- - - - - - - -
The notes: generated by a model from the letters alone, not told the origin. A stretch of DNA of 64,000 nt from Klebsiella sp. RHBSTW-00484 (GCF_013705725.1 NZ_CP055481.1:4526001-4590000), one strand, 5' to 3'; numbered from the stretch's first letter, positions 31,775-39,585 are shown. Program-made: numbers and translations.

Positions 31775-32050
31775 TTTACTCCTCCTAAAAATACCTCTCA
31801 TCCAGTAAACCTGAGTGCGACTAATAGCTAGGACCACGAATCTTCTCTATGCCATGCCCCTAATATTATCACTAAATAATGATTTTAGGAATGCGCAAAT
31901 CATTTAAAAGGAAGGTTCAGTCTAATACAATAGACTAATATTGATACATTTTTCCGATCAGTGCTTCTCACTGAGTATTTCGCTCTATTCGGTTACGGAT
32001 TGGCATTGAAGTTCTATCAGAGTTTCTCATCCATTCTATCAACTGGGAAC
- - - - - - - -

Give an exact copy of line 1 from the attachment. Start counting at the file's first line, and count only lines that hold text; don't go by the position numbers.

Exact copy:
The notes: generated by a model from the letters alone, not told the origin. A stretch of DNA of 64,000 nt from Klebsiella sp. RHBSTW-00484 (GCF_013705725.1 NZ_CP055481.1:4526001-4590000), one strand, 5' to 3'; numbered from the stretch's first letter, positions 31,775-39,585 are shown. Program-made: numbers and translations.